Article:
We must now consider whether the terms of the Interstate Compact on Juveniles, which have the full effect of law in this state, allow Texas probation officers to impose the requirements of the Sex Offender Registration Program on out-of-state delinquent youth transferred to Texas. In doing so, we are instructed by the compact that "[i]n carrying out the provisions of this compact the party states shall be guided by the noncriminal, reformative, and protective policies which guide their laws concerning delinquent, neglected, or dependent juveniles generally." Fam. Code § 60.002, art. I.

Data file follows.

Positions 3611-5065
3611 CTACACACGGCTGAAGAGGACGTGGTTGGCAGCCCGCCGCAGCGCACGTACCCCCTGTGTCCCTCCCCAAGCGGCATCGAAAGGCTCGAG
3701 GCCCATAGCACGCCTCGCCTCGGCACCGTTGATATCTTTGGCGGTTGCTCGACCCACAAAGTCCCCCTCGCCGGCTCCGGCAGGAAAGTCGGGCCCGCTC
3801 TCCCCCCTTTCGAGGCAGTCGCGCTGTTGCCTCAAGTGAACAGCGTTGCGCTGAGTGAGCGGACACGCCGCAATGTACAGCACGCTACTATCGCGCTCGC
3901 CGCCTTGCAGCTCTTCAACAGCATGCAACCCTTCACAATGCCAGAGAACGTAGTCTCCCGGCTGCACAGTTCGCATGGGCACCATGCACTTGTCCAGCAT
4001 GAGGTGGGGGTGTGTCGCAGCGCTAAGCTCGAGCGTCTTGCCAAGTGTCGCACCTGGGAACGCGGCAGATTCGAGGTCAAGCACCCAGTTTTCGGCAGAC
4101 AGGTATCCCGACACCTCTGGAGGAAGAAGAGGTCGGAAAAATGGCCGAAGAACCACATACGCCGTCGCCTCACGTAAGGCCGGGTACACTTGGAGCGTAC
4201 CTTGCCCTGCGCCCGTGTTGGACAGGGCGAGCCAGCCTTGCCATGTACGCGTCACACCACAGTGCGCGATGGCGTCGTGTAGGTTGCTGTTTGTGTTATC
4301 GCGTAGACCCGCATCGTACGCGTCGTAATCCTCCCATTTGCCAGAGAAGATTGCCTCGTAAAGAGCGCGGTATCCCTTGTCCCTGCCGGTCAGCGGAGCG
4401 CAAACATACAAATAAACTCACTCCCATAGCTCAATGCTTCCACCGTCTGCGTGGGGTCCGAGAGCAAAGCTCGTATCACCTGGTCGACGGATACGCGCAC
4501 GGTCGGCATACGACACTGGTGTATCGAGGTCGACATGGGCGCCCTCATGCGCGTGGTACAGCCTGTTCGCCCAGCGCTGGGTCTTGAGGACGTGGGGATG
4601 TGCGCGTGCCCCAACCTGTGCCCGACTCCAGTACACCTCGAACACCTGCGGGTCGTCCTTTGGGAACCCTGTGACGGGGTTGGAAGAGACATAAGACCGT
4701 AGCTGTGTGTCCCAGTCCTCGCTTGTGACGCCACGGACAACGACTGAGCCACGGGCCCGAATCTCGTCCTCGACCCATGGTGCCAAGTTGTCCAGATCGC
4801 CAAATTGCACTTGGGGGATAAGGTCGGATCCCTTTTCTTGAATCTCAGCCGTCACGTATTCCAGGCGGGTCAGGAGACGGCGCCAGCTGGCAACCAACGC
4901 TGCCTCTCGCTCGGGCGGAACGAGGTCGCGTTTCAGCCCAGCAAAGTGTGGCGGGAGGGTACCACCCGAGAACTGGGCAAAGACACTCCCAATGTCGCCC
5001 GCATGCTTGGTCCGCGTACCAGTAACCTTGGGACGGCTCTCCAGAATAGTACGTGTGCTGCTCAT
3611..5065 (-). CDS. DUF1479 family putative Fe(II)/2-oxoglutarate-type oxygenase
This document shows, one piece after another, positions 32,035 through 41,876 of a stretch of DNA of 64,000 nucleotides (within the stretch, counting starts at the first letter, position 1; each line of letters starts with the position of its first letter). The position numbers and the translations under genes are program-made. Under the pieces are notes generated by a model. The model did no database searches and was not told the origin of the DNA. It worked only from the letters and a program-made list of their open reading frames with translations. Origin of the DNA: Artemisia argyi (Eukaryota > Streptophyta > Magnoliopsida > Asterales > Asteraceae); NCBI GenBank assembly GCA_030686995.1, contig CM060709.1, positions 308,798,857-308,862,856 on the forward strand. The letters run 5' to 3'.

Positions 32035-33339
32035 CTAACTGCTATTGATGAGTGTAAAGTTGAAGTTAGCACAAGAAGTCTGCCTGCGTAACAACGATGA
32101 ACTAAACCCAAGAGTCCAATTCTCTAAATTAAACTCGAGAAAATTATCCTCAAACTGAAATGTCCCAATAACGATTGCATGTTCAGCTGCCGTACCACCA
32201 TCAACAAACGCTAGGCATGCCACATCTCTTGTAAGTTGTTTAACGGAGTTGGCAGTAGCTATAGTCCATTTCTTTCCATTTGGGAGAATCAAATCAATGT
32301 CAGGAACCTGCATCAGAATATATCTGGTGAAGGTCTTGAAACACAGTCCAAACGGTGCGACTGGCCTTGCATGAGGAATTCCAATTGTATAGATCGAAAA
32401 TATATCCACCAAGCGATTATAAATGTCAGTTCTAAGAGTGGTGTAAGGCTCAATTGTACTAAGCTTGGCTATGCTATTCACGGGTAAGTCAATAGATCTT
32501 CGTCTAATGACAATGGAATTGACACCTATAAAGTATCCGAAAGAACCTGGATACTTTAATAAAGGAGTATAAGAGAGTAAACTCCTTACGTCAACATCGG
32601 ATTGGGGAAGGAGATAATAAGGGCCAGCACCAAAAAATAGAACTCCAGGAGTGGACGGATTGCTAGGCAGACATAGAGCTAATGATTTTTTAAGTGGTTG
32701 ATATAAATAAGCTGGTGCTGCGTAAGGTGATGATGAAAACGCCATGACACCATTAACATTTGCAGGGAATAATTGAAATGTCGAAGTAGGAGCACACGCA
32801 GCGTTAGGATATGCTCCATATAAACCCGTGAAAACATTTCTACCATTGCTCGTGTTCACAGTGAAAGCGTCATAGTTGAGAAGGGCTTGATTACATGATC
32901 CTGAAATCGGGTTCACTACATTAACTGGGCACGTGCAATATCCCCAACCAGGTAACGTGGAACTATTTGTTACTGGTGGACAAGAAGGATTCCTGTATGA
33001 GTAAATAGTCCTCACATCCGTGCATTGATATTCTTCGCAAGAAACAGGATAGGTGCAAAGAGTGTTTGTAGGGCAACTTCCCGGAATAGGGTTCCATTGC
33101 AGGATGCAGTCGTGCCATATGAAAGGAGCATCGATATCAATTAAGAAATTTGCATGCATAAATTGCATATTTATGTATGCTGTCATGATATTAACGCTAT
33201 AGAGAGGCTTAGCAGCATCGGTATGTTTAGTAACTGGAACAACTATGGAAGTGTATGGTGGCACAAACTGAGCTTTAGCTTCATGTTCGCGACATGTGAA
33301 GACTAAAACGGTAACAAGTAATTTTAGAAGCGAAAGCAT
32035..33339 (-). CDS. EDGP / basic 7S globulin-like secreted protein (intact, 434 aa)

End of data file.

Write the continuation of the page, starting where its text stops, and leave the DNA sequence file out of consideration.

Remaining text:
Under the terms of the compact, a delinquent juvenile transferred to Texas is to be governed by the "same standards of visitation and supervision" that apply to Texas delinquent juveniles released on probation or parole. You appear to assume that this provision permits Texas juvenile probation officers to require out-of-state juvenile probationers to register as sex offenders since Texas youth must so register. We disagree with this assumption. The "same standards" provision of the ICJ applies only to the receiving state's exercise of the duties of supervision over the probationer. Rules adopted by the Texas Youth Commission ("TYC") provide: "The receiving state will determine the type and quality of supervision. Age and duration are determined by the sending state." 37 T.A.C. § 117.9. And, under TYC rules, only the sending state can discharge a youth from probation. Id. § 117.9(g). It is apparent from the terms of the compact and TYC rules, and this office has held, that the sending state retains jurisdiction over the juvenile. See Attorney General Opinion DM-147 (1992) at 5. Thus the sending state retains the authority to set the terms and conditions of probation; the receiving state may only supervise the probation. One commentator explains: "The Compact authorizes only courtesy supervision by the receiving state of probation or parole that is structured and enforced by the sending state. Any amendments in the conditions of probation or parole must be made by the court or agency in the sending state that originally set the conditions." Texas Juvenile Probation Commission, Texas Juvenile Law 306 (4th ed. May 1996).